New, wrinkly accordionist-to-be from the UK



Re: New, wrinkly accordionist-to-be from the UK

Postby george garside » Wed Mar 08, 2017 9:37 am

I would (strongly) sugest that you put aside or flog the palmer hughes books as whilst they provide a very thorough tuition they are more geared to those with 'classical' intentions so to speak.

for folk and Scottish music without benefit of a teacher I recommend the Mel Bay 'you can teach yourself 'accordion'. Dave Mallinson music also has a useful beginners piano accordion book.

I would aslo recommend that you have a go at playing by ear/from memory starting with simple tunes that you can hum or whistle eg when the saints go marching in. The current senior Scottish accordion champion Brandon Mcphee plays entirely 'by ear' - plenty of youtube vids of him. Aslo Sir Jimmy Shand played mainly by ear , claiming that he could read the music for any tune he already knew!

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Re: New, wrinkly accordionist-to-be from the UK

Postby Teriodin » Wed Mar 08, 2017 11:30 am

The comments about the Palmer-Hughes book being over in two hours was in someone's 1-star review online somewhere - possibly an Amazon site. I thought they must be wrong when I saw the amount of work in that first book.

I am not good with teachers of any type, unfortunately. I'm an auto-didact and have learnt everything I know from books over my life, including Electronics, Computer Programming, Clarinet, Guitar, various languages, etc..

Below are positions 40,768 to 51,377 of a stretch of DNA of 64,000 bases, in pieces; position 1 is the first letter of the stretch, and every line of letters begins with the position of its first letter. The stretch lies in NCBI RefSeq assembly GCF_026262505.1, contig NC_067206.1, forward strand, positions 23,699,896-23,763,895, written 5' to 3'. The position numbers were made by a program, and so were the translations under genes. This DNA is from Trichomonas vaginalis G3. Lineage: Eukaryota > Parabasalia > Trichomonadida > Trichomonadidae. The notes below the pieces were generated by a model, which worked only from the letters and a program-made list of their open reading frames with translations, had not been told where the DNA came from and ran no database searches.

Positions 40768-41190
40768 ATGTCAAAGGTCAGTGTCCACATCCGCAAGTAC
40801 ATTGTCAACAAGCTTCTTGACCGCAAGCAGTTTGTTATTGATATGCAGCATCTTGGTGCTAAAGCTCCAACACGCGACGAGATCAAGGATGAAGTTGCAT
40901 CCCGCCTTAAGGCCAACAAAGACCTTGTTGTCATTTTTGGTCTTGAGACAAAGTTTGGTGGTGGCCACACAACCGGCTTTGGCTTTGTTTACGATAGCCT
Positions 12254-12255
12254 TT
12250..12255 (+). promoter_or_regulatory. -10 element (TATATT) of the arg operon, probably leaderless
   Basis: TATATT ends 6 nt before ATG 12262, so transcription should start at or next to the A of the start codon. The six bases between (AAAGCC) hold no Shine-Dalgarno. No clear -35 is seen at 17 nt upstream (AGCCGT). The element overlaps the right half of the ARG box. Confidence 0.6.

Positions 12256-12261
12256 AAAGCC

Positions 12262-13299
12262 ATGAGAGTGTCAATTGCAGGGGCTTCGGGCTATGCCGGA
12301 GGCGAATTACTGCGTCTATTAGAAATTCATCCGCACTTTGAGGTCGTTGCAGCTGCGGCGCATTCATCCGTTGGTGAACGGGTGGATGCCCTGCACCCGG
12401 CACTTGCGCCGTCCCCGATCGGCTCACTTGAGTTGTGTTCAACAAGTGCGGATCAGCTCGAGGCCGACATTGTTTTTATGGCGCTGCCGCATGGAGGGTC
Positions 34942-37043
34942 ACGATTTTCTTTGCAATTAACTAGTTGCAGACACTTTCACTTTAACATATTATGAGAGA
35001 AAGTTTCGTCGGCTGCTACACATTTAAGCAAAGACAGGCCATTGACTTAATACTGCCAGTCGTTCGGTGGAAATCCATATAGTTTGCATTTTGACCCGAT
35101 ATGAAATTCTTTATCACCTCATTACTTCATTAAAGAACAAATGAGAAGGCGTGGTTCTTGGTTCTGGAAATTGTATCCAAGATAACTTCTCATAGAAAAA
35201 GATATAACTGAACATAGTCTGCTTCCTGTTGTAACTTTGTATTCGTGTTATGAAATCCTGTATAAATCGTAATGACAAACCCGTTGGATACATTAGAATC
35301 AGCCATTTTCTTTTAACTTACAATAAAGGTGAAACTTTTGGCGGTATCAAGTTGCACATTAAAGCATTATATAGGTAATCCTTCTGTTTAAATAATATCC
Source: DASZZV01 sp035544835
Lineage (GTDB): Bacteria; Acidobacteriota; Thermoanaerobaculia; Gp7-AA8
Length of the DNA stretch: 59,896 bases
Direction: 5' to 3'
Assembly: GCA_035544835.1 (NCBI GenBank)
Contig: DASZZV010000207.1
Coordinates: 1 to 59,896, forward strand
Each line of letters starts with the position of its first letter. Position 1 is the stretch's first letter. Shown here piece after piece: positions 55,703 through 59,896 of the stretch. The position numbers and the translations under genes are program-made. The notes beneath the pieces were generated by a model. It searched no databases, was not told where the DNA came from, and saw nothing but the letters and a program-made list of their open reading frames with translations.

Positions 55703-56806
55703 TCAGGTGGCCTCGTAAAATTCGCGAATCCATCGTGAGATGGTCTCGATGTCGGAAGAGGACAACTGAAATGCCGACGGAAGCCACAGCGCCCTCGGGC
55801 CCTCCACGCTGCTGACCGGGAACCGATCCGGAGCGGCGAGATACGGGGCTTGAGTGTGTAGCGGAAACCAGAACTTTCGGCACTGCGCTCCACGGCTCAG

University was superb. The moment they said "You will be expected to read for your degree and expand your knowledge beyond that covered by your tutors" I started to smile.

I am happy to listen to people's advice, but actual sessions with tutors just never work for me - I sit there thinking "I'd rather read several books about this..." *chuckles* Hence I will pick up more Accordion books once I have the basics of P-H under my accordion straps.

The P-H books being for 'classical' players, I think I understand what you mean. I'm willing to put up with it for a while to get the basics down and then develop my own 'style' which is what I did with Guitar. I played various methods from books, listened to other players, picked things up in folk clubs, found tunes in dusty old music libraries and then really started to have fun in a non-classical manner. ;)

Yes, I can see how the P-H and standard accordion playing rapidly move on to the 120 Bass system (having skimmed ahead to see what's coming) and if it proves necessary, then I'm sure I would cope but that is quite a while off yet and planning for the future in detail is never a good idea since it usually doesn't turn out the way you may desire. I'm very much of the Zen or 'Abandonment to Divine Providence' mindset as far as what to do next goes *grins* without the monastery and robes though, too draughty on both counts.

I grew up listening to Jimmy Shand and family members who played accordion in Scotland. Mr. Shand was extremely skilled and I have no aspirations to match his level of playing in whatever time I have left.